Journey back in time to the opulent days of St. Louis in the Gilded Age and discover the true story of the Lemp family and its rise to power, wealth and extravagance. It’s a story that has become legend over the years but one that few people truly know. Despite the fact that the Lemps, and their legendary mansion, have inspired books, ghost stories and television shows, the true story of their tragic lives has become a confusing and convoluted mess of myths, misconceptions, legends and outright lies, making it nearly impossible to separate fact from fiction – until now.
For the first time, the story of the rise and fall of the Lemp empire can truly be told. This is the first book that has been written with cooperation from Lemp family descendants and features private stories and details, as well as rare photographs, that have never been told or seen before. The history of the Lemp family is a true American tragedy, one of triumph over opposition, hard work, perseverance, genius and madness, eccentricity and passion, horror, death, suicide and ghosts.
It’s a story that is played out against the backdrop of America’s changing landscape of the late 1800s and early 1900s and is enhanced by the history of the beer industry in St. Louis, the German immigrant experience in America and takes a riveting look at the lives and deaths of those for whom money truly was no object. This is a tale that is purely American – of a haunted family and a haunted house – told as only Troy Taylor can tell it!
About the Author
Taylor shares a birthday with one of his favorite authors, F. Scott Fitzgerald, but instead of living in New York and Paris like Fitzgerald, Taylor grew up in Illinois. Raised on the prairies of the state, he developed an interest in "things that go bump in the night" at an early age and as a young man, developing ghost tours and writing about haunts in Chicago and Central Illinois.
He began his first book in 1989, which delved into the history and hauntings of Decatur, Illinois, and in 1994, it spawned the Haunted Decatur Tour -- and eventually led to the founding of his Illinois Hauntings Tours (with current tours in Alton, Chicago, Decatur, Lebanon & Jacksonville) and the American Hauntings Tours, which travel all over the country in search of haunted places.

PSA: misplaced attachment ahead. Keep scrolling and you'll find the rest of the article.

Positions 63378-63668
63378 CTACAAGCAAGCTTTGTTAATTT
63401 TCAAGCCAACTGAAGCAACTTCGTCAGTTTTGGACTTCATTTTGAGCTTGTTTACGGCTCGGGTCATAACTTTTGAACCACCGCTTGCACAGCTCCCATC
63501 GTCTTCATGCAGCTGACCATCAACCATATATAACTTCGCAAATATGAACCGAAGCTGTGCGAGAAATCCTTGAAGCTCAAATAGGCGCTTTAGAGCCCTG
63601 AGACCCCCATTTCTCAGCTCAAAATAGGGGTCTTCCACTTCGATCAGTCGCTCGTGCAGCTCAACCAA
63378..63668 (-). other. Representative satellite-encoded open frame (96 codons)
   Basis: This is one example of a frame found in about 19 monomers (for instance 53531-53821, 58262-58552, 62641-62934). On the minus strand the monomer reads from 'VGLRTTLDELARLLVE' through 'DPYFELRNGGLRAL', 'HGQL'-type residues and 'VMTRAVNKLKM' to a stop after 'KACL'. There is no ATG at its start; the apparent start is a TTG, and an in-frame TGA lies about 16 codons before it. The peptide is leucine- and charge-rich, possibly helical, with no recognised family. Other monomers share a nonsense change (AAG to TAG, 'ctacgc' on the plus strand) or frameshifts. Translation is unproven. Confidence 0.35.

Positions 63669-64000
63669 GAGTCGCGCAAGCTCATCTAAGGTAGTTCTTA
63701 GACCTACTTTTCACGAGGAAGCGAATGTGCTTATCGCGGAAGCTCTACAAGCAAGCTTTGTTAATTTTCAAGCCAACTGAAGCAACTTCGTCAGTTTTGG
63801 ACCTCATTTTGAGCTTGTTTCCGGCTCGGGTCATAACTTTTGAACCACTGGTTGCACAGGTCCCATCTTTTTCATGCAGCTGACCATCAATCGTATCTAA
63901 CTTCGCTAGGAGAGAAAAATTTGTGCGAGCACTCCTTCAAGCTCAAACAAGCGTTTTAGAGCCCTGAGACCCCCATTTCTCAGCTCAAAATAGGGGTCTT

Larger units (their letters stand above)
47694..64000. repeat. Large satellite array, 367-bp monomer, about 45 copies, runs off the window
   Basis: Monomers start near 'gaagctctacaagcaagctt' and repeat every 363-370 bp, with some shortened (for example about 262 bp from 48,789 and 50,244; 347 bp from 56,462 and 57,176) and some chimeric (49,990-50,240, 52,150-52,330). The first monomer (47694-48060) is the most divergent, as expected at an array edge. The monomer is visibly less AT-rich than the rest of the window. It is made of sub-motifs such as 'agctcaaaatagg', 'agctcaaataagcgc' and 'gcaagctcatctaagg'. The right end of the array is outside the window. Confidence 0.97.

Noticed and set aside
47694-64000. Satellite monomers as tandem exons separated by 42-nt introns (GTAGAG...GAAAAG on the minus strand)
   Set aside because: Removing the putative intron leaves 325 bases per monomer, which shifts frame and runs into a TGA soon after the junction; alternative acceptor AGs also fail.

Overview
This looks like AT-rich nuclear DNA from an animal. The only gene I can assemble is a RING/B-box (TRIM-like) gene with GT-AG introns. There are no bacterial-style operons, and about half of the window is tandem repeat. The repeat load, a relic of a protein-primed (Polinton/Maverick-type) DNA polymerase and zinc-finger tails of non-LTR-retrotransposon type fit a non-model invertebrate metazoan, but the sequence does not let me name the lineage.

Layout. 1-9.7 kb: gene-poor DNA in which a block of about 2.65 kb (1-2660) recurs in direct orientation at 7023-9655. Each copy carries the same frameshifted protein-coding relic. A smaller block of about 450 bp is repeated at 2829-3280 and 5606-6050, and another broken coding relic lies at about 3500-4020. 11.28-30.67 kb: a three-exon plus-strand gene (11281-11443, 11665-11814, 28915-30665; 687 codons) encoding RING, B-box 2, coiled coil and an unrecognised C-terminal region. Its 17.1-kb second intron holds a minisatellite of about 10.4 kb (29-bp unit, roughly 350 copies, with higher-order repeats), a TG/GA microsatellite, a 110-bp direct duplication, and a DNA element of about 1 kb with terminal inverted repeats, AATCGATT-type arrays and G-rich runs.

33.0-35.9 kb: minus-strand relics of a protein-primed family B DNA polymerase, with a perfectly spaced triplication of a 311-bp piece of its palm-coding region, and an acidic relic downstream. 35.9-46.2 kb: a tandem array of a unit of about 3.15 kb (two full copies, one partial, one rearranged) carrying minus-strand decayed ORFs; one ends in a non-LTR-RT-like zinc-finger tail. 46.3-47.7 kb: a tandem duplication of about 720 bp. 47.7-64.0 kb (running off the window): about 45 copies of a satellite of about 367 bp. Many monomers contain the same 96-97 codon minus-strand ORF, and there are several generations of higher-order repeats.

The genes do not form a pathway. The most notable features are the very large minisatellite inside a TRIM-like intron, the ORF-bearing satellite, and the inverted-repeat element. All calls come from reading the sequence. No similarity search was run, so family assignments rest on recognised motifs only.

In 1996, Taylor organized a group of ghost enthusiasts into an investigation team and the American Ghost Society was launched, gained over 600 members in the years that followed. The organization continues today as one of America’s largest and most honored research groups.
In 1997, Taylor launched the Haunted America Conference, regarded as "America's Original Ghost Conference" in Decatur, Illinois. After a number of years in Alton, Illinois, the conference has returned to its original site at the Lincoln Theater in Decatur. The Haunted America Conference remains the most imitated conference in the country and in 2012, held the 16th annual events in Illinois.
In addition to the tour companies and Haunted America Conference, Taylor is also the founder of Whitechapel Press, a publishing company for books about the supernatural that he started in 1993, and Dark Haven Entertainment. In 2011, he also became one of the principal owners of the haunted Avon Theater in Decatur, Illinois.
Along with writing about the unusual and hosting tours, Taylor is also a public speaker on the subject of ghosts and hauntings. He has appeared in scores of newspaper and magazine articles about the subject and in hundreds of radio and television broadcasts about the supernatural. Troy has appeared in documentary productions for TLC, The History Channel, A&E, Discovery Channel, & more!
Most Helpful Customer Reviews
Ordinarily, I love Troy Taylor's ability to seamlessly meld the history of an area with the supernatural events alleged to have taken place there. I think that's why I'm a little disappointed in this book. I bought it to learn more about the Lemp family's tragic history, but the first few chapters are dominated by the saga of the Busch family, instead. It''s a boring way to start a book that should have been much better, given the amount of tragedy that the Lemps experienced and the paranormal activities still taking place. I think some judicious editing and rewriting would bring a second edition of this book up to the standards that I've come to expect from Troy Taylor's works.